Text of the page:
Israel has evolved from democracy to theocracy

Declaration of the State of Israel

David Ben-Gurion (First Prime Minister of Israel) publicly pronouncing the Declaration of the State of Israel, May 14 1948 in Tel Aviv, beneath a large portrait of Theodor Herzl, founder of modern political Zionism, in the old Tel Aviv Museum of Art. 

I was not quite 11 years old May 14, 1948, when the Declaration of the Establishment of the State of Israel was read by David Ben-Gurion on the eve of Shabbat and rebroadcast the following night on my great aunt’s shortwave radio. We had just finished Havdalah. 

I was quite impressed by the words of the text that proclaimed the promise of the state to “foster the development of the country for the benefit of all its inhabitants; it will be based on freedom, justice and peace; it will ensure complete equality of social and political rights to all its inhabitants irrespective of religion, race or sex; it will guarantee freedom of religion, conscience, language, education and culture. … We appeal to the Arab inhabitants of the State of Israel to preserve peace and participate in the up building of the State on the basis of full and equal citizenship and due representation in all its provisional and permanent institutions.”

Seventy years later, the state of Israel has tragically expurgated these promises to the dust bin of history. In just one week, the right-wing coalition that governs the country and controls the Knesset has made a mockery of the democratic principles articulated in Israel’s founding document. Consider: 

• It has directed the Ministry of Education to forbid some people and groups opposed to the Israeli occupation of the West Bank from speaking at public schools. It has barred access by Palestinians to Israel’s Supreme Court of land disputes. 

• It has prohibited single men and gay couples from becoming surrogate parents. 

• And it has enacted a Basic Law statute that bestows upon Israeli Jews the exclusive right of national self-determination while downgrading Arabic as a language, both measures effectively relegating its non-Jewish residents to second-class citizenship.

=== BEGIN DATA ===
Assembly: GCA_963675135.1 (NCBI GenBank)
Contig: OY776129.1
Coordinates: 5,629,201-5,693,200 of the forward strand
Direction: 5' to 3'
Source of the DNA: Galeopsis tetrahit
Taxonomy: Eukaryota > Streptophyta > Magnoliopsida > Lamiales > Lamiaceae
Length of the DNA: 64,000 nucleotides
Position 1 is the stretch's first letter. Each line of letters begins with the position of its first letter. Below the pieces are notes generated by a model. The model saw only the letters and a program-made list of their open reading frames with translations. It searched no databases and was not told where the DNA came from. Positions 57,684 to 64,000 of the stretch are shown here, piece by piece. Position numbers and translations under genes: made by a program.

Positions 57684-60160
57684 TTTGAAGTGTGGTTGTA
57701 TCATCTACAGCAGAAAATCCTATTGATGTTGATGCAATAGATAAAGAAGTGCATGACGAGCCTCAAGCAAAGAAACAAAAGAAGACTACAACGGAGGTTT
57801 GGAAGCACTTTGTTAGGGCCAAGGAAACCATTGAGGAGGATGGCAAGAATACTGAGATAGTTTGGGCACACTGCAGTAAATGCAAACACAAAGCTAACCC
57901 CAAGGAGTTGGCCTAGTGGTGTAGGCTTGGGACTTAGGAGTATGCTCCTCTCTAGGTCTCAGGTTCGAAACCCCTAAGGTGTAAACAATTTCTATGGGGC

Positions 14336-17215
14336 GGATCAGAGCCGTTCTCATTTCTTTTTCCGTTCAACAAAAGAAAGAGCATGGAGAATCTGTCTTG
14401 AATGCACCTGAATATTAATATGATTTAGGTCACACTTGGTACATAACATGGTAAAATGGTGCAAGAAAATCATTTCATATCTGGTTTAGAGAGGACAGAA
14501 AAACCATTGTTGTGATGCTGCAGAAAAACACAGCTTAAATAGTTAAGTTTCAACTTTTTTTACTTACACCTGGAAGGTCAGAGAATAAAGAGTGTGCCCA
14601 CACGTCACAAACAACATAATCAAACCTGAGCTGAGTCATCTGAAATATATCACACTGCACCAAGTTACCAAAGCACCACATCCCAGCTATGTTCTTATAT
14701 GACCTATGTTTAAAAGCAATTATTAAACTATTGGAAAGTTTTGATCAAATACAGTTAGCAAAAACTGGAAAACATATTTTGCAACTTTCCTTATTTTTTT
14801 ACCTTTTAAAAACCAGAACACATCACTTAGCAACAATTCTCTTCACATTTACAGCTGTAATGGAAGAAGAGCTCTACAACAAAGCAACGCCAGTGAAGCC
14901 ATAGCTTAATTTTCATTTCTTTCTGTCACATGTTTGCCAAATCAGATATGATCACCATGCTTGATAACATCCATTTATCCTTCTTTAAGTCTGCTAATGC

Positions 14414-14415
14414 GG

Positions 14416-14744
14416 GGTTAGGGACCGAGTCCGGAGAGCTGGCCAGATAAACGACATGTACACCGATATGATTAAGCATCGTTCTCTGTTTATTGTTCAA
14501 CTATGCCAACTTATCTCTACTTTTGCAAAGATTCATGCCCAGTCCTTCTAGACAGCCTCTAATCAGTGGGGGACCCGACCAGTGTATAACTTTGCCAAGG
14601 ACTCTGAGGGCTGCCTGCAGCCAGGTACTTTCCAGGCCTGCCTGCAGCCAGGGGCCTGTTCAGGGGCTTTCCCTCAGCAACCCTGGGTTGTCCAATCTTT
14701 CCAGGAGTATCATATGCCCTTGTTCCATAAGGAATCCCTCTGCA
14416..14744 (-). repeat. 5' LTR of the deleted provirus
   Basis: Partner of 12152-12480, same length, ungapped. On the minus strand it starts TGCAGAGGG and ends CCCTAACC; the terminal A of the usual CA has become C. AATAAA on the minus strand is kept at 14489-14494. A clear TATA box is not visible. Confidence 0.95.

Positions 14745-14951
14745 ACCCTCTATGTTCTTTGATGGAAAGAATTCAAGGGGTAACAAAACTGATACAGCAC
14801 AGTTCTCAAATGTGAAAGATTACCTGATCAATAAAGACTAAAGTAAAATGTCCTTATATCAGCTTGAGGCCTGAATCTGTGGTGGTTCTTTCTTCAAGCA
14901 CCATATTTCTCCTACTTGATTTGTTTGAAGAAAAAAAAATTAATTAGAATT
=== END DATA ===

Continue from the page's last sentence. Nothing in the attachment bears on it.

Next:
People suspiciously possessing pro-Palestinian literature are subject to search and seizure operations by security personnel at Ben Gurion Airport and border crossings as well as at the Green Line that separates the West Bank from pre-1967 Israel. Only ultra-Orthodox rabbis may perform marriages and other life-cycle rituals. It is illegal for other rabbis to do so. If they do, they are condemned and even arrested, as was the recent case of a Conservative rabbi in Haifa who married an Israeli Jewish couple.



Israel is rapidly deserting democracy while adopting the characteristics of a right-wing theocracy in a country politically polarized and increasingly isolated from the Jewish diaspora. It is doing so in the name of ethnocentrism. 

In 1967, just after Israel’s triumphant victory in the Six Day War, former Prime Minister David Ben-Gurion sounded the alarm against Israel’s continued occupation of territories it had conquered in the conflict. He warned that in doing so, the country was “sowing the seeds of self-destruction” and sacrificing the ideals of democracy and pluralism. 

That Israel would do so from within its own borders as well as in the occupied West Bank is less surprising than it might seem in a world of countries, including the United States, increasingly defining themselves as exclusive nationalist identity entities. Israel is no longer the mythically unique and exceptional society it once claimed to be, if ever it was.

It is also no surprise that Prime Minister Benjamin Netanyahu and his ministerial colleagues have forged close relations with Hungary’s proto-fascist prime minister, Viktor Orban, and ultranationalist U.S. President Donald Trump, and developed informal, de facto alliances with the theocratic, monarchial regime of Saudi Arabia and the authoritarian rulers of several Persian Gulf States. They are also seeking a strategic relationship with Russia’s despotic president, Vladimir Putin.

In 1948, the historian Arnold Toynbee memorably wrote that “civilizations die not by murder but by suicide.” Toynbee had America in mind when he penned those words. He was 70 years ahead of his diagnosis, both about the United States and, one might say, about Israel. 

This situation cannot and must not stand. Is it too late for an alternative trajectory in both cases?